Milwaukee County Circuit Judge Rebecca Dallet won a seat on the Wisconsin Supreme Court Tuesday, a victory for Democrats that gives more momentum for a potential blue wave in the November midterm elections.
State Supreme Court races rarely merit national attention. The Wisconsin election ― which gives justices a 10-year term ― was officially nonpartisan, but it was crystal clear where the partisan lines formed.
Dallet picked up endorsements from former Vice President Joe Biden, Sen. Cory Booker (D-N.J.) and former Rep. Gabby Giffords (D-Ariz.), while former Attorney General Eric Holder went to the state to campaign for her.
Dallet defeated Sauk County Circuit Judge Michael Screnock, an appointee of Gov. Scott Walker (R) who had his own big-time backing from the National Rifle Association.
Conservatives will still control the court, although their majority drops from 5-2 to 4-3 with Dallet’s win.
Walker tweeted that the results in the race showed Democrats clearly had momentum on their side.
During the campaign, the two candidate criticized each other as beholden to outside interests and for being activist judges.
Outside groups spent more than $2 million on the race, about evenly split between the two sides.
With Dallet’s win, six of the seven justices on Wisconsin’s high court are women, as DailyKos noted, meaning the state ties with Washington for the greatest number of female Supreme Court justices.
These days, every state legislative race and special election ― which in other cycles might go by unnoticed ― is getting extra attention because of the message the results may send about what will happen in November.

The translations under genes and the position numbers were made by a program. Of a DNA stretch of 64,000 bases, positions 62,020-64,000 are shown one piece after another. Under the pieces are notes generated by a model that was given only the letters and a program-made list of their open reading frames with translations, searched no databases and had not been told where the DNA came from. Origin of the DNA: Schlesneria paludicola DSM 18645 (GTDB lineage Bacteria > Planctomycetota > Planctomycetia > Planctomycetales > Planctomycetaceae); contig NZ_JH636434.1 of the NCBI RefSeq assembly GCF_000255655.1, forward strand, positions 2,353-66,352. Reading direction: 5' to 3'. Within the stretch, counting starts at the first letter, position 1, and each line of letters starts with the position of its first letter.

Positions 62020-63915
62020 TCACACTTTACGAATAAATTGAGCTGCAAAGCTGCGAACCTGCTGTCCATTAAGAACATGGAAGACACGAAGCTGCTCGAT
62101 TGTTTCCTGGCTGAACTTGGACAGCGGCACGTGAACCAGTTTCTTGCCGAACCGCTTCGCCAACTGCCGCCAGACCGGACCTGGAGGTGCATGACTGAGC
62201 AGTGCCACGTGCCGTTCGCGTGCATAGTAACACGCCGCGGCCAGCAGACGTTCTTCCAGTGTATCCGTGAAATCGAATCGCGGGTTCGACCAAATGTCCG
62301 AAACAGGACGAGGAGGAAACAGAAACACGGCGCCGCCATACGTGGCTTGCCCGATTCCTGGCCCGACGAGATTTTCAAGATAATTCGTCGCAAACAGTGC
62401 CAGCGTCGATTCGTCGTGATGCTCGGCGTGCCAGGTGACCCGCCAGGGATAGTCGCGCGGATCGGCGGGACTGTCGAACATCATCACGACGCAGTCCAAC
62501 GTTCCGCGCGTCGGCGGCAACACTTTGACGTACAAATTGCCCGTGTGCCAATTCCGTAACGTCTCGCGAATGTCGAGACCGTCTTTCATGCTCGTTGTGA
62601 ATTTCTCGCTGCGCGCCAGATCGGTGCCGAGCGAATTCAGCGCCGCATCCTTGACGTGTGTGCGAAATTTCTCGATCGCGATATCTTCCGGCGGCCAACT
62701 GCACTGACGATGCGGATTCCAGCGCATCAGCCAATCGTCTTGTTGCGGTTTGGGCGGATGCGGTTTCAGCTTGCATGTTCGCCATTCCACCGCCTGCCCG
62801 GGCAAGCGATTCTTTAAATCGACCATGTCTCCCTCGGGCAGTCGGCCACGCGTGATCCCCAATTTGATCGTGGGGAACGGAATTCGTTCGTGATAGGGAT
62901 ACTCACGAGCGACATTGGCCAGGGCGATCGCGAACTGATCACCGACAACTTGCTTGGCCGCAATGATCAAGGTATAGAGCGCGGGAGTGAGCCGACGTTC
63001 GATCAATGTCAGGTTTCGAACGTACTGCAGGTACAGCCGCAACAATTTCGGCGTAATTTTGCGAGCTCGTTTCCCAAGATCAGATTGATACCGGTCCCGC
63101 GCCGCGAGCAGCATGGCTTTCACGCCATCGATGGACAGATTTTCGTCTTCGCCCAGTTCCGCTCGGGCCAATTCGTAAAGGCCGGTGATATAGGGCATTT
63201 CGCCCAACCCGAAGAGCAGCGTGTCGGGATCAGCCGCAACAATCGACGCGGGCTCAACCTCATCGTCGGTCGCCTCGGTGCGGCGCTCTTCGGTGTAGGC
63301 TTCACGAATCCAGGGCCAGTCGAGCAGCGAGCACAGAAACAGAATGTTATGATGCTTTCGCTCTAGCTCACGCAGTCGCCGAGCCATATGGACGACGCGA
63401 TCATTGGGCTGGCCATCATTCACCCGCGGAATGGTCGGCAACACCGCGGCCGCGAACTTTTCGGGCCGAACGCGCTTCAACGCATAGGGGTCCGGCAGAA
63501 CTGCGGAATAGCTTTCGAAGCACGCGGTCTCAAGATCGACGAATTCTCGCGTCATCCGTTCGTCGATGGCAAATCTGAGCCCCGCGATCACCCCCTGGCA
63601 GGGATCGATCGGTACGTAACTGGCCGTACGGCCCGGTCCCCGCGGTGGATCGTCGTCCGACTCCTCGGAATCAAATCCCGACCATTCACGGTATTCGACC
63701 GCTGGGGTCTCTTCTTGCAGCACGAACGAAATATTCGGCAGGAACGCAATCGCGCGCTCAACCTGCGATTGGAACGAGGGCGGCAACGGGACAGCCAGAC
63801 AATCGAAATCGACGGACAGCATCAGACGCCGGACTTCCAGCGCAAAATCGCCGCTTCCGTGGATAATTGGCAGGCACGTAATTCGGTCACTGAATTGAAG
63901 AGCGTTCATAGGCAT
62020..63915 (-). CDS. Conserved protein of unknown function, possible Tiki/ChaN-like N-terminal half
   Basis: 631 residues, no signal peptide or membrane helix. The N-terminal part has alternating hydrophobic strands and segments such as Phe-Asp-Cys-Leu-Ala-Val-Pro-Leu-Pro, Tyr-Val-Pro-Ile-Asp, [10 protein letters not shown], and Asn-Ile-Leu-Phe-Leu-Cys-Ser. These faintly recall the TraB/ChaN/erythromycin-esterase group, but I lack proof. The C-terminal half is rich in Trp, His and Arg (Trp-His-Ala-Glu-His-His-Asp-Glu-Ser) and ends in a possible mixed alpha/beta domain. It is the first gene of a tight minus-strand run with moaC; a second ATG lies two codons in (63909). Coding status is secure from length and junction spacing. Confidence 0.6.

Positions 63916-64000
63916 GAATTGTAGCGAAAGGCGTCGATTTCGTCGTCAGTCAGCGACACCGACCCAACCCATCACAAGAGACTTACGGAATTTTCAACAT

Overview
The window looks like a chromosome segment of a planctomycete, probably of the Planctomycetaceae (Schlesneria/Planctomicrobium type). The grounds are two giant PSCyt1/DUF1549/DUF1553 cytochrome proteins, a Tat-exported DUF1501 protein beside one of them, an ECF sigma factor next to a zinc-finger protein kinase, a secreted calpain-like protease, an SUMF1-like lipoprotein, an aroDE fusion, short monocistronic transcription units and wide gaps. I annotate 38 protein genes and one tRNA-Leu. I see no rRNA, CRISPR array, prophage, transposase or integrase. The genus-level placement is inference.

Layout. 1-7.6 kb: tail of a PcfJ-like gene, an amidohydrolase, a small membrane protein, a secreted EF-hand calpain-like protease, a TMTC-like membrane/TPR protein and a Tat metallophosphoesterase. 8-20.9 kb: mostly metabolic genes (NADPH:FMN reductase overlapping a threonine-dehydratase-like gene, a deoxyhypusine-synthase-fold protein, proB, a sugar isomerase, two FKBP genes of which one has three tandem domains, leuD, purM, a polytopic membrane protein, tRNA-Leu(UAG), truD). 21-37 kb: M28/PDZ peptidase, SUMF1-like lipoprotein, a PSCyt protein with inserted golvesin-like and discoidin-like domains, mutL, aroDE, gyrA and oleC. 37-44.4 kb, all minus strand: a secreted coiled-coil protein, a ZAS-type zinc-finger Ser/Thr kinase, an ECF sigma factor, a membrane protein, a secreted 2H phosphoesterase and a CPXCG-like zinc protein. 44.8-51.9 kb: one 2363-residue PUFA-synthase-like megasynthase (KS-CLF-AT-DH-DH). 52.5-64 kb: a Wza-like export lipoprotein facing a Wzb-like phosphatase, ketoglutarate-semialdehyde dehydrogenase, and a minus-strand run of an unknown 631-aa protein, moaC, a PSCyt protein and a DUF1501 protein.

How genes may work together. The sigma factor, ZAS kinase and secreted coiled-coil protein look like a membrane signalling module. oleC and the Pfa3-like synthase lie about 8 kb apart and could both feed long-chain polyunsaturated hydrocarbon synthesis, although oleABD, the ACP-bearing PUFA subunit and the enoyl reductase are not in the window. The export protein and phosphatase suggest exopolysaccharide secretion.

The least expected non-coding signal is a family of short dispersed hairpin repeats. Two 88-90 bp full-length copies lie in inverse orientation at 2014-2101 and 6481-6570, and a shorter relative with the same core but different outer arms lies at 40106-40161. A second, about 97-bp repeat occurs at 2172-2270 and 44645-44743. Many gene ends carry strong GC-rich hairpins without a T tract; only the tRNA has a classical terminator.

Democrats, stunned by their losses in 2016, have thrown energy into organizing and mobilizing since President Donald Trump’s election. They’ve flipped 39 state legislative seats from red to blue during Trump’s term, plus the governor’s seat in New Jersey, the U.S. Senate seat in Alabama and the 18th Congressional District in Pennsylvania.
Republicans, meanwhile, have turned just four state legislative districts from blue to red.
In January, Democrats had another big win in Wisconsin: They took a state Senate seat that Republicans had held since 2001. Trump had won the district by 17 percentage points.
Republicans have a powerful political machine in Wisconsin, and Democrats recognize that picking up ― and holding onto seats ― in November won’t be easy, especially with Walker on the ballot seeking a third term.
But even Walker called Democrats’ surprise win in January a “wake-up call,” and House Speaker Paul Ryan (R-Wis.) said Republicans should absolutely “pay attention” to the results.
“One thing is clear: our voters across Wisconsin are organized and energized for November,” said Martha Laning, chair of the Democratic Party of Wisconsin.